ETHNONYMS: Eta, Hinin (historic, derogatory); Hisabetsumin; Outcaste; Shin-Heimin (historic, often derogatory); Tokushu Burakumin (often derogatory)
Identification. It is important to note that neither historic outcastes nor Burakumin are racially distinguishable from the majority of Japanese, despite some common beliefs and academic writings that propose non-Japanese racial origins for Burakumin. Although in the historic period the mainstream Japanese subjected outcastes to strict dress codes and often required them to wear pieces of leather on their outer garments to signify their status, in contemporary Japan there is little to isolate the Burakumin from the majority population. Except for their reported informality of dress code, language, and behavior, Burakumin do not differ from the Japanese majority in appearance, language, and most other cultural practices.
Burakumin exclusively or dominantly occupy many small communities or areas in a community; indeed, their culture name means "hamlet or community people." (In this article, "Burakumin" is used to designate the people, "buraku" to designate their communities.) The names "Eta" and "Hinin" were used through the Middle Ages to refer to outcastes of various sorts. Eta was derived from the Japanese word for leatherworker, a name that was later spelled differently in Chinese characters to mean "plenty of defilement," which suits the popular perception of their occupation. Hinin means "nonhuman." After the abolition of caste in 1871, these words were replaced by Shin-Heimin (new commoners), Hisabetsumin (discriminated people), Tokushu Burakumin (special community people), or Burakumin.
Since the Burakumin look and behave much like the majority population, others most commonly identify Burakumin by their place of origin. Although Burakumin may choose to "pass" as non-Burakumin to avoid various forms of discrimination, they risk having their identity scrutinized if others discover their place of birth and original residence. Local people know certain areas in a locality to be buraku, and they see any connection to such areas as signifying outcaste origin. Even when a person from a buraku moves to a different region in Japan, background investigation or accident may reveal his or her origin, and this discovery often results in stigmatization of the person's professional, social, personal, and emotional life.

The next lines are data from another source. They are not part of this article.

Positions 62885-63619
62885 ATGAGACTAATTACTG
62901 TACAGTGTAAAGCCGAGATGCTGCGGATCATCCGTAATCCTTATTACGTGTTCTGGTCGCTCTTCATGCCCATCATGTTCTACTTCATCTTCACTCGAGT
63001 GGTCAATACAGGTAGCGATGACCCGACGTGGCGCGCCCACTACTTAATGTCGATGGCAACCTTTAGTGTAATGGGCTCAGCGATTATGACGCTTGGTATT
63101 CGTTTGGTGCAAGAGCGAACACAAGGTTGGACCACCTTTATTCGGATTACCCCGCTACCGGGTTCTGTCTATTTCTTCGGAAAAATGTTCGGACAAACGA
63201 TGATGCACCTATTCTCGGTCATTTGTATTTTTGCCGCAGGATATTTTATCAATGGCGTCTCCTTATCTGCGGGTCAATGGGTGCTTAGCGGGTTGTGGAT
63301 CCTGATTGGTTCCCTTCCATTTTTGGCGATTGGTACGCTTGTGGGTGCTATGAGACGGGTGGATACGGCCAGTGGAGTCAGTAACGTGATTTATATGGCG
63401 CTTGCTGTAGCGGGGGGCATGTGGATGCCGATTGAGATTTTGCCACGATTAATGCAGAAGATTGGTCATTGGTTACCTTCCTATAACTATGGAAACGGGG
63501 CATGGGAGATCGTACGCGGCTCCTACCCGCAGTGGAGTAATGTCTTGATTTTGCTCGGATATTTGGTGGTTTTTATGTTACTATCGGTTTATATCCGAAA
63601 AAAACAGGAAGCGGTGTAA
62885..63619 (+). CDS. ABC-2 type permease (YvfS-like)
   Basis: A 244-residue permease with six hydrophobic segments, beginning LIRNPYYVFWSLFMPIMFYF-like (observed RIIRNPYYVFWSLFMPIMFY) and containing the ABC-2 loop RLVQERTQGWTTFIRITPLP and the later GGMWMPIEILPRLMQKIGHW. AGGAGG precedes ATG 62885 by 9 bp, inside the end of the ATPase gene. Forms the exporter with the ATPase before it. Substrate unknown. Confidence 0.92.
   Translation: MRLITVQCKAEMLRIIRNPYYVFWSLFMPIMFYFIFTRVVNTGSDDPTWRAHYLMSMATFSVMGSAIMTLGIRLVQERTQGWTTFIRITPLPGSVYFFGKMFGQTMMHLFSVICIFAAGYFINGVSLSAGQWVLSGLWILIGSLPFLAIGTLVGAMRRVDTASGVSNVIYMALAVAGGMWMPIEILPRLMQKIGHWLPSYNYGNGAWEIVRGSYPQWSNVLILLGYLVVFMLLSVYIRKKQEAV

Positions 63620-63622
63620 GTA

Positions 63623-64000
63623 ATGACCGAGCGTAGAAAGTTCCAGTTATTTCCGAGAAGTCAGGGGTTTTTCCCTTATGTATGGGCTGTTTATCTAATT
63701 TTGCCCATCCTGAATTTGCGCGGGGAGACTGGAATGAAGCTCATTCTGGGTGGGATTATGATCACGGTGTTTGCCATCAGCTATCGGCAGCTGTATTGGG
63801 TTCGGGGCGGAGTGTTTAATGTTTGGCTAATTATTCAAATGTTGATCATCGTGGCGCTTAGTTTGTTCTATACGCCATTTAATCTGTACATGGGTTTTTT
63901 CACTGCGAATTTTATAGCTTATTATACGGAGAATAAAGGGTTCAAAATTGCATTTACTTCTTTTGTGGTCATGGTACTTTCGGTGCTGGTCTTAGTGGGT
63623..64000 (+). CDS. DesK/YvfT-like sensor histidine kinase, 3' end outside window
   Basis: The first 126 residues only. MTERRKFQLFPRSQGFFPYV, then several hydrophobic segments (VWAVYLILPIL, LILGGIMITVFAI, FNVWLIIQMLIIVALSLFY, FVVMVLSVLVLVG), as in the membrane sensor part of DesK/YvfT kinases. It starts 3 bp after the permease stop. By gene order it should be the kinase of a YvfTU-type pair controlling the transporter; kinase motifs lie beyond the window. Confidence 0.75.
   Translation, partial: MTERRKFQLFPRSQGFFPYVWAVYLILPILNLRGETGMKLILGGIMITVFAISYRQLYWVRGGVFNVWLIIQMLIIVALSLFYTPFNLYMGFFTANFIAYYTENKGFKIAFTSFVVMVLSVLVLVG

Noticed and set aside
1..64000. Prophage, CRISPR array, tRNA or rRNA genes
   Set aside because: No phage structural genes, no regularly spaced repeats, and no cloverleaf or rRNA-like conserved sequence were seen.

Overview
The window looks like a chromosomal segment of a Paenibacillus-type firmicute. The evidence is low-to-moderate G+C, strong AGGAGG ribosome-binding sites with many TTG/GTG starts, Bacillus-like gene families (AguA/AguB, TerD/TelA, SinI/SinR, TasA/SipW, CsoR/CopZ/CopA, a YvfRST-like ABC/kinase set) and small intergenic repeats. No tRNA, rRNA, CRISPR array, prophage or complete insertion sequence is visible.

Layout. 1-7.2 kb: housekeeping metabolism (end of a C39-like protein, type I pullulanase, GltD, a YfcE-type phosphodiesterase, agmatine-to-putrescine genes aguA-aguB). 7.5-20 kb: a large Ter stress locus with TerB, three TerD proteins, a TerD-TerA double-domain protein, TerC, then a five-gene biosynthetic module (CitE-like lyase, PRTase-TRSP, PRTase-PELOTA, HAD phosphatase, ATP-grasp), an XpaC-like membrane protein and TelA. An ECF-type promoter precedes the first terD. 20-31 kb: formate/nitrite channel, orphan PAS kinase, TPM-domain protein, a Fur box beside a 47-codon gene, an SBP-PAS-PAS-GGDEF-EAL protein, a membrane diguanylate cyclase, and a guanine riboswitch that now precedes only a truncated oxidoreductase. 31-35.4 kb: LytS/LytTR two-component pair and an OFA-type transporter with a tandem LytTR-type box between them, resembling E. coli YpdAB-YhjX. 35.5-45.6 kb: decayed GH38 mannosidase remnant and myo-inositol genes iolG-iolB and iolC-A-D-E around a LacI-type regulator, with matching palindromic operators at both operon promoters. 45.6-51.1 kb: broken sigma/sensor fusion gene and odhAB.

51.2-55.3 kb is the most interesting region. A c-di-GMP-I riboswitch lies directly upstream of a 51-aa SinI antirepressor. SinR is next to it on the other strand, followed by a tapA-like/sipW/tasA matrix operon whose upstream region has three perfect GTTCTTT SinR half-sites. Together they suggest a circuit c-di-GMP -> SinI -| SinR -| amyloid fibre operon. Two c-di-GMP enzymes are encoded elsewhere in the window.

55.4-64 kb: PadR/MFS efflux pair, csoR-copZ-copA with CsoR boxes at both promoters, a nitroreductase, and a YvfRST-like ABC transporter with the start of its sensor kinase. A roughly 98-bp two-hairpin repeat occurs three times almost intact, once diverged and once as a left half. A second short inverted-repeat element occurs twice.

Location. Burakumin communities are more heavily distributed in western Japan, particularly in the prefectures of Hyōgo, Okayama, Hiroshima, Ehime, and Fukuoka. Urban centers in western Japan, such as Kyoto and Osaka, have large numbers of buraku. In contrast, the Tokyo metropolitan area, situated in eastern Japan, has a surprisingly small number of buraku.
Demography. There are some arguments about how many buraku and Burakumin exist in Japan today. The General Affairs Agency census in 1985 reported that there were then 1,163,372 Burakumin and 4,594 buraku in Japan. Independent scholars of the Burakumin issue criticize these figures as much too small and say they do not reflect the reality of the Burakumin situation. Their estimates suggest that 2 to 3 million Burakumin and approximately 6,000 buraku currently exist in Japan.
The Burakumin are heavily concentrated in the western part of Japan. According to the above-mentioned statistics, Hyōgo has the largest number of Burakumin (153,236), followed by Osaka (143,305), Fukuoka (135,956), Nara (62,175), and Okayama (56,687). In eastern Japan, Saitama, Gumma, and Tochigi prefectures have relatively high numbers of Burakumin. There are no known Burakumin in the northernmost prefecture of Hokkaidō.
Before the 1920 census no comprehensive demographic data existed; however, some regional records were available. The population survey of Kyoto in 1715 recorded 11 outcaste communities with a population of 2,064; in 1800 4,423 outcastes were reported in Osaka; the National Census of 1871 counted 261,311 Eta, 23,480 Hinin, and 79,095 other categories of outcastes. The 1920 census reported that there were 4,890 buraku and 829,675 Burakumin in Japan; by 1935, the number of buraku had increased to 5,367 and that of Burakumin to almost 1 million.